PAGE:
10281 Creator Expert Bonsai Tree Review

By Joanna Jezewska (SAFOLs Member, jhbLUG Member)

Is there such a thing as too many pink LEGO® frogs?

LEGO® set 10281 Bonsai Tree from the Botanical Collection sets out to prove that the answer is no, there is no such thing as too many pink LEGO® frogs.


LEGO® Bonsai Tree embarks on bringing the long-held tradition of growing miniature trees, which originated over 2000 years ago in China, to the world of LEGO®. It does so in a sophisticated manner, embracing its new 18+ adult focused branding (read: plain black background means this is surely not a toy for kids anymore!). If the aim was to entice not only the avid fans of LEGO®, but adults looking for an interesting creative outlet and something that would not look out of place on an office desk or coffee table, then I personally feel that LEGO® succeeded with its presentation. The instruction booklet which comes with the set, continues the 18+ branding, but I am happy to confirm that when it comes to the actual set building part of the instructions, the background is a light greyish blue, making the steps easy to understand and follow.

The Build

The set gives the builder an opportunity to build various components of a bonsai tree.

The actual black bonsai pot build is simplistic but cleverly utilises rubber tyres as its feet for the pot ensuring that the bonsai tree will not slide around too easily on any table or display shelf.

The tree itself was a fantastic build full of interesting part usage and unusual techniques. It plays around with differing shades of brown and shapes to create an organic looking bonsai trunk complete with roots, twisting vines and bending branches.

Once the tree trunk is inserted into the bonsai pot, 200 one stud sized round tiles meant to resemble pebbles are used to fill up the bonsai pot. These tiles are placed in four different coloured bags of 50 tiles which are meant to be opened and mixed before being placed into the bonsai pot. A word of caution be careful when you open these packets as picking up a lot of small pieces off the floor adds significant building time to this set!

Lastly, we are spoilt with two different types of foliage for the tree. The first foliage incorporates three different green plant elements to build a more traditional looking bonsai tree, with the slightly darker and smaller leaf pieces meant to look like juvenile shoots. This part of the build was also quite simplistic and given that each branch was built the same way, it was also quite repetitive. Where the LEGO® Bonsai Tree set really shines, in my opinion, is the building of the cherry blossom foliage. It is a mad mixture of white leaves, dark pink flowers and 100 light pink frogs, which when combined bring colour, height, drama, and texture to the Bonsai tree that just feels so organic. LEGO® designer Nicolaas Vas has developed a reputation for loving to insert frogs into the sets he has designed, but with his design of this set, it never feels like a gimmick but rather a necessity. 

To encourage a quick change of foliage, the set is cleverly designed to easily unclip the clusters of leaves and insert the different foliage. Additionally, LEGO® Bonsai Tree encourages endless customisation and creativity with the instructions even showing some of the LEGO® designers’ own ideas for bonsai tree designs ranging from other realistic looking bonsai to truly fantastical creations. The sky (and your LEGO® budget) is the limit for what you can do with your creation.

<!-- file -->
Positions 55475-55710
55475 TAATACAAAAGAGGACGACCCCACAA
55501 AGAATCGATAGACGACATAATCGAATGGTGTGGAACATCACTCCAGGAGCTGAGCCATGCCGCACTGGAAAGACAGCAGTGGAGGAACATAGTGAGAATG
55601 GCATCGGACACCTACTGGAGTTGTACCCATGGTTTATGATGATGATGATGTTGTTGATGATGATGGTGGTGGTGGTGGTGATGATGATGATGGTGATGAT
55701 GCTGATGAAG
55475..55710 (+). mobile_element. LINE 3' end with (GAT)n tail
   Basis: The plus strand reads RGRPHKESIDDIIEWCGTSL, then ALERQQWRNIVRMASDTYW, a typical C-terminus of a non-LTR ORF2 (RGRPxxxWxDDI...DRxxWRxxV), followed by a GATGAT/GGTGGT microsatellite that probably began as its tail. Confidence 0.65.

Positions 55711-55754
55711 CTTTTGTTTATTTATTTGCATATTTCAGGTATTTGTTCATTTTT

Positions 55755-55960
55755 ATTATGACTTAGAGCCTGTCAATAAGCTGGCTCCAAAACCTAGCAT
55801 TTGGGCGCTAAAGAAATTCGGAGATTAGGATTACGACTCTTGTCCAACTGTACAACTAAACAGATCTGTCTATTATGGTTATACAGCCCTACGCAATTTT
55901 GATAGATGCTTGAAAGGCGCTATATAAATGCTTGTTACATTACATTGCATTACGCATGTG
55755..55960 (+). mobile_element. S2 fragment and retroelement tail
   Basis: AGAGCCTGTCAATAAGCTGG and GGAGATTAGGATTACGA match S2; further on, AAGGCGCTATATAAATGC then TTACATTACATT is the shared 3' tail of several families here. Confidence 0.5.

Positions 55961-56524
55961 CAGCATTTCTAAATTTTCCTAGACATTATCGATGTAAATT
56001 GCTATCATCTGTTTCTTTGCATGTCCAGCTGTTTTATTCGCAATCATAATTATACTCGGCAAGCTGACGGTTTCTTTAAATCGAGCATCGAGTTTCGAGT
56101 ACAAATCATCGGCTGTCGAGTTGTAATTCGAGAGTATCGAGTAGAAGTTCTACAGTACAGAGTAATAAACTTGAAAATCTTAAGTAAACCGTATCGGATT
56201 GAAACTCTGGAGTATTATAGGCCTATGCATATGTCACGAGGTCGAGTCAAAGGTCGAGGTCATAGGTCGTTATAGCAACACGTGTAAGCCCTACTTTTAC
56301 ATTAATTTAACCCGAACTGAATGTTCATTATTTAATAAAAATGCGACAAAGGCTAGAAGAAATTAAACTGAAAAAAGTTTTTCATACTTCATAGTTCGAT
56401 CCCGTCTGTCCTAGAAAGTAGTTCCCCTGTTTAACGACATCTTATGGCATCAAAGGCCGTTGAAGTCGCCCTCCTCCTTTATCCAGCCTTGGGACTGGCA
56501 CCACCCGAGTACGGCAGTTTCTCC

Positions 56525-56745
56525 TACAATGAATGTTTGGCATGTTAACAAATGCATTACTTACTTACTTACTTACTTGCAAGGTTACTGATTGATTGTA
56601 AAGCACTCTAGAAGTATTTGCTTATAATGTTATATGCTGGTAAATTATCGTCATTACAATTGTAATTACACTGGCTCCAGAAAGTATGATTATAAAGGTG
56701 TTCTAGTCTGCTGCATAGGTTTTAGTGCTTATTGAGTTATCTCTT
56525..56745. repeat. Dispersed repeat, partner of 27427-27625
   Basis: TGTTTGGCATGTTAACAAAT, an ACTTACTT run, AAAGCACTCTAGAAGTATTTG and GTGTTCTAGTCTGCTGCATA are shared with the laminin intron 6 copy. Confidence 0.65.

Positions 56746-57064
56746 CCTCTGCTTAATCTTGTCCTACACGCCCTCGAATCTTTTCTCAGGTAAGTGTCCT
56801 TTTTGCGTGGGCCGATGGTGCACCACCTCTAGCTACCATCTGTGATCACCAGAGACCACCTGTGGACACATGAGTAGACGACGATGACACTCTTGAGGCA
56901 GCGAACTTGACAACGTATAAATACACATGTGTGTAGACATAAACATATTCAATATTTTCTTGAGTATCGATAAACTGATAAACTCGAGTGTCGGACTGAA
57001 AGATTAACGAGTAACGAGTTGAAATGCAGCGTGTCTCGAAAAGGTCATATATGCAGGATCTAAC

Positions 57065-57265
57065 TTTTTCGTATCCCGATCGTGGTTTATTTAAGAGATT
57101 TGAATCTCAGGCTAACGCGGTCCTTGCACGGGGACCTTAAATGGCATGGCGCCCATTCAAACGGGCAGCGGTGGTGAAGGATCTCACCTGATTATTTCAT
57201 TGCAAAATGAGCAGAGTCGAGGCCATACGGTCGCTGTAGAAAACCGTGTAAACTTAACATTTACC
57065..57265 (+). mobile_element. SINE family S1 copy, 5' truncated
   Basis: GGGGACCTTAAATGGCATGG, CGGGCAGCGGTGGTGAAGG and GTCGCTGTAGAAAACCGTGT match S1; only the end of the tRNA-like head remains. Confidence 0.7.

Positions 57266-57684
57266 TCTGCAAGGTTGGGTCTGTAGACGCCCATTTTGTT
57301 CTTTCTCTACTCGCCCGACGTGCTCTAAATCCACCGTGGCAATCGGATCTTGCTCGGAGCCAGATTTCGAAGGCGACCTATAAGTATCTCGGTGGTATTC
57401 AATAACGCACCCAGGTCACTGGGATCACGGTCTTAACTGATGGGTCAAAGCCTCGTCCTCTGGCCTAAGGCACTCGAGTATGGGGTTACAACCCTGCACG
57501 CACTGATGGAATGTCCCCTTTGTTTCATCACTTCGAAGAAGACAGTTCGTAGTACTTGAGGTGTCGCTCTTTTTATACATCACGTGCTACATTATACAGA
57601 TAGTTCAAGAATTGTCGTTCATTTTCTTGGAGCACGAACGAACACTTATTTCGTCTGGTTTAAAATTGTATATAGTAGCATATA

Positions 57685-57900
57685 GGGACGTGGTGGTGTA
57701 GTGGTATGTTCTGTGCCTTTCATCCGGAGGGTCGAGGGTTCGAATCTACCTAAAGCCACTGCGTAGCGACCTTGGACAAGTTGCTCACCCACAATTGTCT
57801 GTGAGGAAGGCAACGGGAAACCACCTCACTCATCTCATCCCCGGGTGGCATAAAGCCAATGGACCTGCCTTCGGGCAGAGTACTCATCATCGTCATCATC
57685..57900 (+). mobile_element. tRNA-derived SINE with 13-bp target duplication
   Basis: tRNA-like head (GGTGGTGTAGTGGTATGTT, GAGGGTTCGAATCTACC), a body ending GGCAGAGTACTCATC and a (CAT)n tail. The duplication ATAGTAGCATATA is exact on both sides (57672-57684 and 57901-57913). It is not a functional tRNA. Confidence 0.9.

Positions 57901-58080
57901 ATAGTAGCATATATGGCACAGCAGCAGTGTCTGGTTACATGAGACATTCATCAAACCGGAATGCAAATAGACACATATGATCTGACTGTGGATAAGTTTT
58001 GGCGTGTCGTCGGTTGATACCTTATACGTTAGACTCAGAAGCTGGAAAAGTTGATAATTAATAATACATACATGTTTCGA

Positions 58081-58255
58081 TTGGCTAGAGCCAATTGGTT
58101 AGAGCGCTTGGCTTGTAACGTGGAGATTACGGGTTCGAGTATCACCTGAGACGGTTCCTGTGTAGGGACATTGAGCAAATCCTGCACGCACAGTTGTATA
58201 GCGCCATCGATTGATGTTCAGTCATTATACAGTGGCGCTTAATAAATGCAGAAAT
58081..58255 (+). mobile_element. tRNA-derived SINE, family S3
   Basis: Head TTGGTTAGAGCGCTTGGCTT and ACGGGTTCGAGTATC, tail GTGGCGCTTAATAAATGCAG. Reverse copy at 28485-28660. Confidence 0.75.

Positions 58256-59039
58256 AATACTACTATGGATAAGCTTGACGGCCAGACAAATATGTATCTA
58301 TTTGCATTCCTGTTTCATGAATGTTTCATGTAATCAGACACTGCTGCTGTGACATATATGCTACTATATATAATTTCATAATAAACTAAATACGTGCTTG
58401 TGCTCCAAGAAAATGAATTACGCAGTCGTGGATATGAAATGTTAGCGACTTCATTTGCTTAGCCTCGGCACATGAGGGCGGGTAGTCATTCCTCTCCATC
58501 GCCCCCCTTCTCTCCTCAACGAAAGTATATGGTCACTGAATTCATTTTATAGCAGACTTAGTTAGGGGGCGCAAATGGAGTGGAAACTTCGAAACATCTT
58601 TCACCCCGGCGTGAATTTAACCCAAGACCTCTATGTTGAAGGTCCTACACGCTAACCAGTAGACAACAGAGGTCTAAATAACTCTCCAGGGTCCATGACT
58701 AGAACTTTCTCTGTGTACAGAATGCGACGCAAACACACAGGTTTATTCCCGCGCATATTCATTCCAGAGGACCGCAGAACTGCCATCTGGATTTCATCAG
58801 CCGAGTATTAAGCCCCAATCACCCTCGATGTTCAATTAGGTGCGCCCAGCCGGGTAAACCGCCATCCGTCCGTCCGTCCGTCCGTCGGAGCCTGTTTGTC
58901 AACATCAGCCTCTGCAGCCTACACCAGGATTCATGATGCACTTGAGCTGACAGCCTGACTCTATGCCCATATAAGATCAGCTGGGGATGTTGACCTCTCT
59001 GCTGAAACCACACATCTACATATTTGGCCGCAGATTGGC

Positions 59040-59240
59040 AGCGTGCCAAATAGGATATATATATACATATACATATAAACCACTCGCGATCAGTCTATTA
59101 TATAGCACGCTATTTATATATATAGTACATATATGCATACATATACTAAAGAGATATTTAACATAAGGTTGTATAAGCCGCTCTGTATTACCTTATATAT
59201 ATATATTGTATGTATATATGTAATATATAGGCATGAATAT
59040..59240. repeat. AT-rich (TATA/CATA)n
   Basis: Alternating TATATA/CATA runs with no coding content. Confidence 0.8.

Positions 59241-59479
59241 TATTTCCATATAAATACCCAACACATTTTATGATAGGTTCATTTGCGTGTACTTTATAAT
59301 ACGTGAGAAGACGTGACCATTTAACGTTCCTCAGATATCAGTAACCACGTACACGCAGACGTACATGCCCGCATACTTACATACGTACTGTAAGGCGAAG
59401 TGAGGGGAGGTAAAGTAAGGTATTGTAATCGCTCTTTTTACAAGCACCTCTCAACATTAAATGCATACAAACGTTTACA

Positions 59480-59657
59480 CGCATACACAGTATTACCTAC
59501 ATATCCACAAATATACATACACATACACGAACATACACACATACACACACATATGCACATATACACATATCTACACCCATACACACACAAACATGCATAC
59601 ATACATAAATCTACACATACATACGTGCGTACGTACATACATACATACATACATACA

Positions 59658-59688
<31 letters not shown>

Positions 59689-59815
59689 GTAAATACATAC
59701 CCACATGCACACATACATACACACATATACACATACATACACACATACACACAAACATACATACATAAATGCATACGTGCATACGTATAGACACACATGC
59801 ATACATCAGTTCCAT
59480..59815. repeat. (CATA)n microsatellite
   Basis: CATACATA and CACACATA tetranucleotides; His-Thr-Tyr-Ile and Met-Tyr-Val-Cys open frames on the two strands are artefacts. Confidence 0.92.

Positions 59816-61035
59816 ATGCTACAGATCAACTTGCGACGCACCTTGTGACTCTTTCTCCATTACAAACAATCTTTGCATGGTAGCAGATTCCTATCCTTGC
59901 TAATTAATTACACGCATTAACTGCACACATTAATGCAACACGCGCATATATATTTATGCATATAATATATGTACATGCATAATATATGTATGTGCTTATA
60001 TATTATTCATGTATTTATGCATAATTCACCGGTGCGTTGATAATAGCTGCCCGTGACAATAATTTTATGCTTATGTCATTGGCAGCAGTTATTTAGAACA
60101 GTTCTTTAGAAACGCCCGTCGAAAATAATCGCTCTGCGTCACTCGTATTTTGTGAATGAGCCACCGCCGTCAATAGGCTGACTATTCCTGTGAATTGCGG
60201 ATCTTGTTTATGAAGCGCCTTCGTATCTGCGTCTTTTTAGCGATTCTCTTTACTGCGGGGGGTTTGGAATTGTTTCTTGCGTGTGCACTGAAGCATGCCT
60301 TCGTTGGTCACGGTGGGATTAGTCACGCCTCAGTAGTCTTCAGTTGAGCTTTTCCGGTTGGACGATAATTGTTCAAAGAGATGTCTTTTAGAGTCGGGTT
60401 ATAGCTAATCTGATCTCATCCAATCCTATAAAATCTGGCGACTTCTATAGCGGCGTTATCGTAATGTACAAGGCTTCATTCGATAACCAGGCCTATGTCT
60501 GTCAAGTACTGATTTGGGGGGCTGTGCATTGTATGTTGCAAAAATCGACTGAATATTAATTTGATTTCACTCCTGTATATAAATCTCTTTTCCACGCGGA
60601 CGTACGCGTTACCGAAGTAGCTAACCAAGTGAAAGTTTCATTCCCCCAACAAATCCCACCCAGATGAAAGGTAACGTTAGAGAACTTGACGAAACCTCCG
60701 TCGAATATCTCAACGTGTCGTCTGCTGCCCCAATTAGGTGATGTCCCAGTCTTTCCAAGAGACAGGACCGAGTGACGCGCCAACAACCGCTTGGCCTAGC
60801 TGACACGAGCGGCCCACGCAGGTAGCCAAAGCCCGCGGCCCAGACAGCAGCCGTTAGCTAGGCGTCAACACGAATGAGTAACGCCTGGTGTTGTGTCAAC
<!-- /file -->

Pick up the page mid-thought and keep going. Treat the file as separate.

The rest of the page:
Lastly, you have the option to build the bonsai pot stand which, with its reddish-brown long tile pieces, resembles a wooden slate stand often used to ensure proper drainage for bonsai pots (note: watering of this bonsai is strictly optional and not encouraged!). The stand is also an uncomplicated build and nicely completes the set.

Coming in at a retail price of R999.99, is LEGO® Bonsai Tree worth it? Some of my thoughts around the pros and cons:


  • I love the customisation potential of this set. When building mine, I was inspired by the daffodils I saw blooming around us and added extra leaves and yellow flowers. I cannot wait to change it up every season;
  • Interesting build techniques for the tree itself and the cherry blossom foliage;
  • An excellent set to display and really looks organic and beautiful; and
  • The large green leaves, smaller white leaves, and brown root pieces are part of LEGO®’s “Plants from Plants” program intended to replace plastics made from fossil fuels with more-sustainable plant-based materials.


  • At 878 pieces, do not be fooled into thinking this is a large set. With 200 pebble pieces and 100 pink frogs (plus 1 brown one used in the tree trunk design) the actual set pieces come in at under 600 pieces. While it is not a tiny bonsai tree by any means, LEGO® Bonsai Tree can be built under an hour or two. Some may feel short-changed by the price given the actual time spent building;
  • Speaking of pebble pieces, the inner perfectionist in me hates that the pebble pieces do not all face smooth side up. Somehow, I don’t think many people will be bothered with this;
  • Not enough green foliage is given to really flesh the green traditional foliage out and create enough texture. To give perspective, I added quite a lot of smaller leaves to fill out the bonsai tree when I added the yellow flowers; and
  • At times, the build is repetitive, but luckily not Taj Mahal level repetitive so it’s still enjoyable.

Given the huge worldwide demand for this set, and the number of times I have seen this set out of stock at various retailers, LEGO® Bonsai Tree certainly is proving to be popular. I could not wait to buy mine, and minor gripes aside, I loved it. It was well worth the hype and wait. With its customisation potential, this is a set that can be displayed and inspire creativity for many years to come.